One unfortunate axiom in communications work is: if it bleeds, it leads. Another might be: a divider is a headliner.
We have seen this at play throughout the news coverage and social media conversations of the Covid-19 pandemic. Countless examples of unity, community, and mutual understanding in the face of tragedy have been overshadowed by a louder, stickier story of insurmountable divisions. One of the biggest stories has pitted the vaccinated against the unvaccinated as a lens to explain everything else.
But if we take a step back and think about our own friends, family, coworkers, and neighbors—and even ourselves over time—we remember that people in real life are never so simple. Stories from our partners on the ground and national survey data offer us far more helpful insight.
Binaries do not hold up
Public health communicators and community-based organizations on the frontlines of the pandemic, including our grantees through the Equity-First Vaccine Initiative, know this first hand. Their tireless work to understand community members’ specific questions about safety and health guidance—and then to meet their unique and individual needs—has revealed a kaleidoscope of ways people have thought about the pandemic and public health. And our partners’ success has been in meeting those people where they are, at different points on their journey. Their work has strengthened communities along the way.
Ultimately, “A vs. B” binaries continue to be a pitfall, whether in our personal conversations or our public health communications. In reality, there is almost always a story we share, and there are far more than two opposing sides to the story.
The details are in the data
What we’ve heard from partners on the ground has been reaffirmed by the sixth and final wave of research we’ve commissioned from Hattaway Communications since the fall of 2020.
Firstly, despite prominent media coverage of controversy and even despair around national divisions, most people have been doing most public health measures most of the time. And going a step beyond: a majority of people plan to keep doing so. For example, 92% of people said they will continue at least one safety measure from the pandemic for the long term. And 60% of people said they will continue wearing a mask in crowded places, which is especially remarkable given how new this was—and even actively discouraged—less than two years ago. Public health communicators made an impact. Major messages got through. The full suite of self-protective measures remains critical.
We need to pay attention to new patterns in attitudes and behaviors.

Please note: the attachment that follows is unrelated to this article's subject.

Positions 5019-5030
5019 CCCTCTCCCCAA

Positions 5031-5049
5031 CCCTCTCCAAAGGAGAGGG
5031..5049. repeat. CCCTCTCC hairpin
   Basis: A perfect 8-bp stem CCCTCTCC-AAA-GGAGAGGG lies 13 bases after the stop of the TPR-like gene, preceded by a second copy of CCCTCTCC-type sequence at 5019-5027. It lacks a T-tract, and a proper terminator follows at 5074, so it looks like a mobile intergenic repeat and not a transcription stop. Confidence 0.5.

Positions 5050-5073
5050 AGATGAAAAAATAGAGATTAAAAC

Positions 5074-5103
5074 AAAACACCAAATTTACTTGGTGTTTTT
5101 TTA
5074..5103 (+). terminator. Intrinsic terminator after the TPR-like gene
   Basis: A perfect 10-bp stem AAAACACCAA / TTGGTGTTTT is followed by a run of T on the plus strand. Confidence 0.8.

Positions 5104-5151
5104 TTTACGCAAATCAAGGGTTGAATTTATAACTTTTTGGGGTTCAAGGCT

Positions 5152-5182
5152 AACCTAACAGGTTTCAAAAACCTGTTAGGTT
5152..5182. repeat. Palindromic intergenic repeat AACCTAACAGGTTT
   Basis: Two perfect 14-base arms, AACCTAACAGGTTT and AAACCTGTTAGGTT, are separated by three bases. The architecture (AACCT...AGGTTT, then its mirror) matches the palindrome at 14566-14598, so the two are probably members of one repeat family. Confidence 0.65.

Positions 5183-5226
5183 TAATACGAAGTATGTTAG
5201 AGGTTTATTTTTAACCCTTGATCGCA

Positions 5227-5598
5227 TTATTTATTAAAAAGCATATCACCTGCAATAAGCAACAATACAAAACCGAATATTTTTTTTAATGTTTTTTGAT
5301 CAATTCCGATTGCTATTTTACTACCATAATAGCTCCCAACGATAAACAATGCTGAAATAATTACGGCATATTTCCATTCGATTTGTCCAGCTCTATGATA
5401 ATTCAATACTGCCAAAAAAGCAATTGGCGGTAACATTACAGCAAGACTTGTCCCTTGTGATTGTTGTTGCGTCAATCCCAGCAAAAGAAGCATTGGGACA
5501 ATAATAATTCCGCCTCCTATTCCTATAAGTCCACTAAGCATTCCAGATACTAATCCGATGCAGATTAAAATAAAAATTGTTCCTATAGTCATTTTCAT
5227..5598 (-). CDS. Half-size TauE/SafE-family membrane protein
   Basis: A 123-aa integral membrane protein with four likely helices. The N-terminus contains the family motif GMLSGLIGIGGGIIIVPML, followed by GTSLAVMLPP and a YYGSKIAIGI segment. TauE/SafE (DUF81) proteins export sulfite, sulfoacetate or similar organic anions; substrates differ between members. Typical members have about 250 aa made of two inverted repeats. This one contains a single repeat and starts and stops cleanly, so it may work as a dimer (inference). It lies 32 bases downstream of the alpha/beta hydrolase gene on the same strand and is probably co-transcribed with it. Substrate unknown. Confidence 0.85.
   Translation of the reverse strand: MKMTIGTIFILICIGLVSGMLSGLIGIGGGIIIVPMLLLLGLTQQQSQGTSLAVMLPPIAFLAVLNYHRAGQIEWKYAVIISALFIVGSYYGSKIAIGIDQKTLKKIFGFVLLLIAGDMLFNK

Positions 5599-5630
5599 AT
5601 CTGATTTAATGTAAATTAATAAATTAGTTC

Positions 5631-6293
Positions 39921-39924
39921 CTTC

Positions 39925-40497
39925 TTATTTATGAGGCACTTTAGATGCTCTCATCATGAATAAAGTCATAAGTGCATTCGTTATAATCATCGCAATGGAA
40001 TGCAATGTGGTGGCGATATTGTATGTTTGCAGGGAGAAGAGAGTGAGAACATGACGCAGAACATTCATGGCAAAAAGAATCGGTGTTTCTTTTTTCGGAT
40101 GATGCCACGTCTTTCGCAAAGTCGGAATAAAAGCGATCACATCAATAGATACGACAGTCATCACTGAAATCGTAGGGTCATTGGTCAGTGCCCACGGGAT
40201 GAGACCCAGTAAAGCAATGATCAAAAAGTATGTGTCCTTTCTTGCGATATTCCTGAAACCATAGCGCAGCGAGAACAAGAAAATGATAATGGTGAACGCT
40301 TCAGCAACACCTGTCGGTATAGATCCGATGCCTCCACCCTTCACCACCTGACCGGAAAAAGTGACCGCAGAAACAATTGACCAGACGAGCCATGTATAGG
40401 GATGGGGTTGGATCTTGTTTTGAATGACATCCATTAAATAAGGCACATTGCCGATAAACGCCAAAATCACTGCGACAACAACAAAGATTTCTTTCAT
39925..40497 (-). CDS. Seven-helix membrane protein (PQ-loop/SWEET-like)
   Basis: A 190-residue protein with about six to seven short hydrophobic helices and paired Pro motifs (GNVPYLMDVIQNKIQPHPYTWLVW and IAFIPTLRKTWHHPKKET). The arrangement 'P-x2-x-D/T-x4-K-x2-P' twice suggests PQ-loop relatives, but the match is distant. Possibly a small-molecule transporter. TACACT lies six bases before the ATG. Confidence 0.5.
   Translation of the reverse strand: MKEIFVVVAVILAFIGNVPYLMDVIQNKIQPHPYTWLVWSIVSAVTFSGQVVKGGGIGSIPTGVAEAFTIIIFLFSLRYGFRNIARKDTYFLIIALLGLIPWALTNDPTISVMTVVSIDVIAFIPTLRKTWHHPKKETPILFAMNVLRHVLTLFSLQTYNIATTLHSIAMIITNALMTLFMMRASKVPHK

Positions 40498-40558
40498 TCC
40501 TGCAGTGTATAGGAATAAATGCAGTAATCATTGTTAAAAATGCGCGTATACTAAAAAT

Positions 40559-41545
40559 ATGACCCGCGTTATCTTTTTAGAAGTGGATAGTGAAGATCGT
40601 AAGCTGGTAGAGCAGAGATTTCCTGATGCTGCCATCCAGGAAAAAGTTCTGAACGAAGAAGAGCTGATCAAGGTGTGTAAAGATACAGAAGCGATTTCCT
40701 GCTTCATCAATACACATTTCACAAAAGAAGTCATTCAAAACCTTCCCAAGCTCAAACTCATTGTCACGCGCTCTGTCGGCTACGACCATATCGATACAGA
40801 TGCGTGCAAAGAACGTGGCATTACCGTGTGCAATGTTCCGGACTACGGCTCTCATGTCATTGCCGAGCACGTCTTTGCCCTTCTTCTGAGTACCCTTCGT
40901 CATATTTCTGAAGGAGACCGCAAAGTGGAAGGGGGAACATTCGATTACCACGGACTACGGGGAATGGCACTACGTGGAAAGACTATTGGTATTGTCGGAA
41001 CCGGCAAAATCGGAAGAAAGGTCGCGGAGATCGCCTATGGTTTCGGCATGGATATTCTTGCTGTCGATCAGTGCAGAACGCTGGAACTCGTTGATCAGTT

Importantly, the binary of vaccination status was not an indicator for various attitudes, leading us to explore current attitudes and motivations with more nuance. Maybe we should not have been surprised. In a way, the variety of ways people have learned about and engaged with personal and public health reflects the whole new combinations of attitudes and behaviors
Our research analysis produced four audience profiles, or psychographics, that give us new ways of thinking about who we’re talking with and to at any given time.
Frontline Defenders follow public health guidance and feel confident in their ability to do so. They are vaccinated, willing to get tested, and are following the Covid-19 guidance to mitigate risk to themselves and others.
Box-Checkers are vaccinated, but less likely to adopt Covid-19 guidance like testing and mask-wearing. This group is ready for the pandemic to be over and go back to their normal lives.
Self-Defenders are more likely to get tested, wear a mask, and take additional precautions compared to Box-Checkers. They appear to be absorbing public health guidance and continuing to adopt risk-averse practices into their daily lives—except for getting vaccinated.
Unconcerned Americans are unvaccinated and still have many concerns about doing so. In many ways, they have checked out of the pandemic and are much less likely to be informed on or follow Covid-19 guidance like getting tested and wearing a mask. They also have a hard time knowing who to trust.
Better understanding supports better communications.
Binaries are both incomplete and unhelpful in planning communication. They are built on assumptions about audience motivations, making a difficult job unnecessarily harder. But a clear-eyed view on who people are and where they stand helps communicators connect with them instead of missing the mark entirely. The data has offered us new ways to question how our audiences and local communities think and feel so that we don’t have to rest on tired tropes.
There’s a proverbial, dreaded dinner table debate where two sides spar against each other but never reach resolution. Maybe it’s because we always have more in common, and even more nuances of thought, than loudly proclaimed binaries lead us to believe. They don’t tell the story, and now is the time for us to push back for good.
Read more about Hattaway’s research and messaging guidance and watch the presentation to the STAT Communications Community of Practice on March 9th, both below.
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